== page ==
The simplest option is to buy a pre-mixed textured paint, which will give you a subtle texture that will look good in most situations. However, if you want something special, with more depth and effects, then you can mix your own using paint and drywall mud. The standard mixture for homemade paint texture is ten parts paint to one part drywall mud. Pour the paint you are going to need into a bucket and add the drywall mud, and blend the two together until the mixture has the consistency of a batter. If you are looking for a more sculpted texture then you may want a thicker consistency, so why not experiment with small batches first until you have the right recipe.

Texturing with paint

No matter what degree of texturing you want to apply to the ceiling, then it is best to start with the least noticeable part, this can be the darkest corner or the edge nearest the door. Getting the position of your ladder is crucial so you can cover a substantial area without straining backward. There are four specific types of texturing that are commonly used on ceilings; each has its own method of application and tools to use.

texture ceilings

Subtle: If you are looking for a texture that does not overpower a room, then it is best to start with a pre-mixed textured paint product. Start by cutting the edges with a paintbrush up to the masked area. Then use an extended roller to apply the paint over the whole surface, getting as close to the edges as possible.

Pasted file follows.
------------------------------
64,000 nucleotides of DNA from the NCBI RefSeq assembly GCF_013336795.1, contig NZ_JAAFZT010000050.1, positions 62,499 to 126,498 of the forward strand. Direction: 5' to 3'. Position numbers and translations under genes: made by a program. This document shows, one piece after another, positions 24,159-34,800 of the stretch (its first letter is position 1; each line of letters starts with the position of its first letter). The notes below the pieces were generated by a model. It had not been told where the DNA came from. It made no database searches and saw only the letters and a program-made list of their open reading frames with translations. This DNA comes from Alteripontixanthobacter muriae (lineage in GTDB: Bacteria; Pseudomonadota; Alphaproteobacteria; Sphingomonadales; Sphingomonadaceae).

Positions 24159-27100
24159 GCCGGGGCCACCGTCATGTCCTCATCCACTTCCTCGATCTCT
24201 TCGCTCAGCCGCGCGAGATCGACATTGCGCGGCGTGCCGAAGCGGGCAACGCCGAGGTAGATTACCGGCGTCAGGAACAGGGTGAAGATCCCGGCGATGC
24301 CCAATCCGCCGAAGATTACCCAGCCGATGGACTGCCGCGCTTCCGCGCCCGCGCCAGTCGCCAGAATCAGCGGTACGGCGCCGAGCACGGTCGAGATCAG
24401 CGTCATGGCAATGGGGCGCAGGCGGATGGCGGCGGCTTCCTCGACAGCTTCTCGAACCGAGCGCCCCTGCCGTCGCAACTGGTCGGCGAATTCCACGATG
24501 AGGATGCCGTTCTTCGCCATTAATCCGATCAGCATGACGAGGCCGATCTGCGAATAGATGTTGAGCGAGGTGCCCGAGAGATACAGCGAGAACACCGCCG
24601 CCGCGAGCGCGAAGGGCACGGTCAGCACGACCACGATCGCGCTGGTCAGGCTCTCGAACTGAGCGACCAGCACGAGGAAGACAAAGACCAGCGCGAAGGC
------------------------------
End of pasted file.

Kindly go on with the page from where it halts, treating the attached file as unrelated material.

For this job, you can buy a specialty roller that has its own texture. These rollers will create an irregular pattern as they apply the texture paint. You can experiment with more than one pattern by applying extra coats.

Stucco: Using a thick paint mixture you can create as stucco effect quite simply on the ceiling using a damp cloth or sponge. Take some of the mixtures and apply it to the ceiling with a compound knife or small trowel. Once applied dab it repeatedly with the sponge to give the stucco look you are looking for. It is best to do a small area at a time, and try not to make the pattern too uniform.

Artistic: If you have a central lighting fixture, for example, you may want to make that the focus of the ceiling, and that can be done with drywall mud and texturing combs. It is a good idea to have a range of combs of different sizes from three to ten inches wide. Apply a thin layer of the drywall mud, without paint, to the ceiling, and then use the combs to create concentric circles around the light fixture.

Working the drywall mud with the combs will make it look like Victorian plasterwork, and can certainly enhance an older property. Once the drywall mud is completely dry, it can be painted. This method requires a more expert DIY touch, a steady hand and a sense of style to pull off, so do some research and experiment before tackling the ceiling.

Popcorn: This retro look is best achieved with a drywall texture sprayer. Because you are going to use a spray gun, the walls and floors and any furniture not removed from the room need to be covered with plastic sheeting. The particles of texture will fly everywhere if you are not careful, so make sure that the perimeter of the room is well masked with painters tape and sheeting. The texture sprayer comes with a selection of nozzles for different spray patterns and applications, so choose the one you that best suits the look you are after. It’s then just a matter of loading up the sprayer and slowly covering the surface of the ceiling, making sure there is even coverage, and an irregular pattern.